On July 5, FBI Director James Comey delivered a prepared statement summarizing the bureau’s yearlong investigation of Hillary Clinton’s use of a personal email system during her tenure as secretary of state.
In back rooms and think tanks, Republicans are already mourning their party—and plotting the fight over who’s going to be in it after Trump.
To the chagrin of the vast majority of professors of constitutional law, President-elect Donald Trump has promised to appoint judges to the Supreme Court and throughout the federal judiciary who believe that the Constitution’s original meaning provides authoritative guidance in resolving cases and controversies.
The idea of a “constitutional conservatism” is back in the news. It came into vogue on the right in response to the pursuit by President Obama—after his victory in the 2008 presidential election and the Democrats’ sweep of both houses of Congress—of ambitious progressive policies.
In his farewell address last week, President Obama contended that his administration had accomplished more than one could have reasonably expected. But Donald Trump’s election threatens the legacy of the president who aspired to be transformative in the manner of Ronald Reagan.
By his flamboyance, crudity, and eclectic priorities as well as by his explicit statements, President Donald Trump has made it clear that the Republican Party is not identical to conservatism. That has always been true of the modern GOP dominated by Ronald Reagan’s long shadow. But the 2016 divergence was of unprecedented proportions.
President Donald Trump’s controversial executive order prohibiting nationals from seven countries roiled by jihadism from entering the United States for three months—and the administration’s bungled roll-out of the order—reminded foreign policy elites in both parties why they feared and loathed Trump. As if they needed a reminder.
Moderation—the tendency to avoid the extremes and strike sensible balances—does not appear to be President Trump’s strong suit. That so much of the opposition to him is bereft of this much-disparaged but essential virtue poses an even more alarming threat to the long-term public interest.
The allegation that Donald Trump’s presidency reflects the rise—or resurgence—of fascism in America has little basis in fact. But it is a sure way to amplify the scorn for Republicans gripping many on the left and the resentment of media and academic elites roiling many on the right. Such talk magnifies polarization and further debases American political discourse.
In the Trump era, the conviction has spread among elites—especially, but not only, among progressive elites—that the people have failed them. This very conviction, though, is an indication of how American elites have failed the people.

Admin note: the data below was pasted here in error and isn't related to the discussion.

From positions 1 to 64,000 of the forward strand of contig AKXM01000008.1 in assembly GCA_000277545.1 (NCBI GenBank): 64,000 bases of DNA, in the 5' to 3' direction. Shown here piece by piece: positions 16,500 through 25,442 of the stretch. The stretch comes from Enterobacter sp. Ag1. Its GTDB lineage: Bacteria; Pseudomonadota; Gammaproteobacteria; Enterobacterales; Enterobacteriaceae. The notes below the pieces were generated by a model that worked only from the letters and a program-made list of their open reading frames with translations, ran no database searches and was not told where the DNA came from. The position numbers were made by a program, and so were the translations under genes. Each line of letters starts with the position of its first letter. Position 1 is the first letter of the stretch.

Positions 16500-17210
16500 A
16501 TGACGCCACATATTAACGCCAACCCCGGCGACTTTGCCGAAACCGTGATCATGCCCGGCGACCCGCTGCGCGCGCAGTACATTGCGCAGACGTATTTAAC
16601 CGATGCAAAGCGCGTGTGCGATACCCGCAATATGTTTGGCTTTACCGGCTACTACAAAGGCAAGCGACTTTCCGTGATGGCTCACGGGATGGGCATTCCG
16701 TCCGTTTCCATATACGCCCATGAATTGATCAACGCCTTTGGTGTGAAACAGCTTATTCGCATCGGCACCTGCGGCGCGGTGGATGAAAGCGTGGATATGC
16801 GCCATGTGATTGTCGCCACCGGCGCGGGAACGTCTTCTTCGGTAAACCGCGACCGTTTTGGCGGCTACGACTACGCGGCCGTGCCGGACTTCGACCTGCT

Administrative law is the collection of rules governing the welter of government agencies -- ranging from the Environmental Protection Agency and Food and Drug Administration to the Securities and Exchange Commission -- that are neither legislatures nor courts but which make binding law.
Donald Trump’s victory over Hillary Clinton—as well as his defeat of 16 rivals for the Republican nomination—was nothing if not a repudiation by a significant segment of American voters of rule by elites. Were the people justified?
Donald Trump’s ascent to the presidency precipitated a rift of unprecedented proportions in American conservatism. To prevent a permanent split, conservatives must recover an appreciation of the enduring tensions that constitute their movement. Too few conservatives, however, are focusing on conciliation.
An NPR/PBS NewsHour/Marist Poll released in late June contains bad news for the country. Only 37 percent of Americans trust the Trump administration “a good amount” or “a great deal.” Worse, substantially fewer—30 percent—trust the media a good amount or a great deal. Worse still is that the public’s distrust is justified.
With the Trump administration careening from controversy to controversy, the denizens of Capitol Hill confirming the people’s low opinion of Congress, and much of elite media validating suspicions that they view themselves not primarily as reliable chroniclers of events but as a valiant political vanguard, it is easy to overlook the ideological pincer movement besieging classical liberalism from left and right.
Following a week of relentless criticism from the mainstream media for ham-handed and vacillating responses to the neo-Nazi march in Charlottesville, President Trump saw his approval rating rise slightly. It’s as if elites have one agenda, and a significant part of the public another.
In the name of social justice and diversity, students at elite colleges are casting aside the very works that probe those topics so deeply. The central authors of the Western tradition—from Plato and Aristotle to Mill and Orwell—are no longer part of the required curriculum in the social sciences and the humanities. Their absence carries a high price.
According to prominent members of the progressive elite — and a few members of the conservative elite — the election of Donald Trump signaled the rise in the United States of fascism or racism or both.
The Grandy Group Monday-Friday from 5:00am-9:00am...
Rudy Giuliani has put together an extraordinary team of foreign policy/national security advisers...